By Alisher Khamidov (9/11/2002 issue of the CACI Analyst)
BACKGROUND: Several deputies of the Kyrgyz parliament, with civil society and human rights activists, on 14 August initiated a new movement called "For the Resignation of Askar Akayev and Reforms for the People" in Bishkek. Among its initiators are prominent public figures Azimbek Beknazarov, Adahan Madumarov, president of the Human Rights Institute Topchubek Turgunaliev, Chairman of the Kyrgyz Committee for Human Rights Ramazan Dyryldaev. The group has designated Ismail Isakov, a former Kyrgyz general, as its chairman and set a goal of preparing measures to end the current crisis and a program of reforms in Kyrgyzstan by September.
By Stephen Blank (9/11/2002 issue of the CACI Analyst)
BACKGROUND: These economic and strategic initiatives clearly are shaped by strategic concepts that the Indian government is now implementing. In this regard, India has rediscovered its prior history, including that of the British Raj, which articulated very clear strategic concepts regarding Central Asia. Historically the Raj kept a close watch for threats emanating from Central Asia and Afghanistan that could threaten British sovereignty in India and the country's integrity, among them Islamic insurgency.
By Mamuka Tsereteli (9/11/2002 issue of the CACI Analyst)
BACKGROUND: In late August the Georgian Government had a series of negotiations with Itera International Energy LLC on privatization of the Tbilisi natural gas distribution company Tbilgazi. Those negotiations were conducted on the backdrop of the fact that Georgian state owned entities owe to Itera $90 million for the natural gas delivered to Tbilisi and the Chemical plant in Rustavi in recent years (the official Georgian number mentioned in relation to this deal is $32 million). As a result of negotiations, the Georgian government signed a memorandum of understanding, which envisages creation of a joint venture between the Georgian government and Itera, with the latter having 51 percent and control over the management of the company.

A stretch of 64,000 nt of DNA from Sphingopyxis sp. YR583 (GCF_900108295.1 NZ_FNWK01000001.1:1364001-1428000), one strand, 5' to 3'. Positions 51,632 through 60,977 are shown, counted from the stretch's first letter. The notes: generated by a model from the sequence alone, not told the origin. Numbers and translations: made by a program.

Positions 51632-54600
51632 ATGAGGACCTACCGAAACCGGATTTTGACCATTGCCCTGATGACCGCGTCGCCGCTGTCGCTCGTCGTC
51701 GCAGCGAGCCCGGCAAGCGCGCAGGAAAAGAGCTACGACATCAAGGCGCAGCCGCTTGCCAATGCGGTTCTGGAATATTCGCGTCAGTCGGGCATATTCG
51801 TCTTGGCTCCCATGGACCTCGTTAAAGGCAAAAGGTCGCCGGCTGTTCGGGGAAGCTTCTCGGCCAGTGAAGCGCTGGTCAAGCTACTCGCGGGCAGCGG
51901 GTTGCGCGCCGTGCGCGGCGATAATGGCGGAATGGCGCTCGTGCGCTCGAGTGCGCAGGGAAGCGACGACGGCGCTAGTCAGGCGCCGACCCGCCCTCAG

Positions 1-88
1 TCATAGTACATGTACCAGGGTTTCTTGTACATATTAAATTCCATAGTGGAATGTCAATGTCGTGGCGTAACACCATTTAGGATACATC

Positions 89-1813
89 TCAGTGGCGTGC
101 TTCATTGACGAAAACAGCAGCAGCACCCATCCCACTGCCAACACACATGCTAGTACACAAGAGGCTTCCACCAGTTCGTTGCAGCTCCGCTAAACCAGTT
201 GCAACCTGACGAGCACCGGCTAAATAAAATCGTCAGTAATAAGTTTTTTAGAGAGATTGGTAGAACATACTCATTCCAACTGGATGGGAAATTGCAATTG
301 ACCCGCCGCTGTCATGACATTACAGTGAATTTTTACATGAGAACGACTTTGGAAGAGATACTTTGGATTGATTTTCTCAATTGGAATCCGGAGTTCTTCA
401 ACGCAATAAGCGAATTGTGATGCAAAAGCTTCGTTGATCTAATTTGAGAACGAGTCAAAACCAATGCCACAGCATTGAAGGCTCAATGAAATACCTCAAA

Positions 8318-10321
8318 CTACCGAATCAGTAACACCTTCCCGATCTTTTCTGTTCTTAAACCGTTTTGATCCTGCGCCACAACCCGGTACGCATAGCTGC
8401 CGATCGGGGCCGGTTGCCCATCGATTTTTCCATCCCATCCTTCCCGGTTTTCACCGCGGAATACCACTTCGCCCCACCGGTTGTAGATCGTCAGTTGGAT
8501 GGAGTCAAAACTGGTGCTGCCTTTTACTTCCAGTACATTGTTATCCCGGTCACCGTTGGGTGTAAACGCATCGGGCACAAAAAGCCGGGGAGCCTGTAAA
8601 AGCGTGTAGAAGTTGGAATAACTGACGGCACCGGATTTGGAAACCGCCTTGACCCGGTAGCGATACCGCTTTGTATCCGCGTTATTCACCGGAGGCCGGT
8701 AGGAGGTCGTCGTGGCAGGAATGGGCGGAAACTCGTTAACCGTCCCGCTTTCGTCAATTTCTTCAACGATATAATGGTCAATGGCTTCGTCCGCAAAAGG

By Svante E. Cornell (10/9/2002 issue of the CACI Analyst)
BACKGROUND: The conflict in Chechnya has been deadlocked for almost two years, with a low-intensity conflict going on between Russian Federal troops and Chechen irregular formations. As Russian and foreign journalists have reported in graphic detail, the Chechen civilian population presently bear the brunt of the war. The Russian military is bogged down in Chechnya, affecting its internal discipline and morale negatively in a way similar to what occurred during the Soviet war in Afghanistan in the 1980s.
The Central Asia-Caucasus Analyst is a biweekly publication of the Central Asia-Caucasus Institute & Silk Road Studies Program, a Joint Transatlantic Research and Policy Center affiliated with the American Foreign Policy Council, Washington DC., and the Institute for Security and Development Policy, Stockholm. For 15 years, the Analyst has brought cutting edge analysis of the region geared toward a practitioner audience.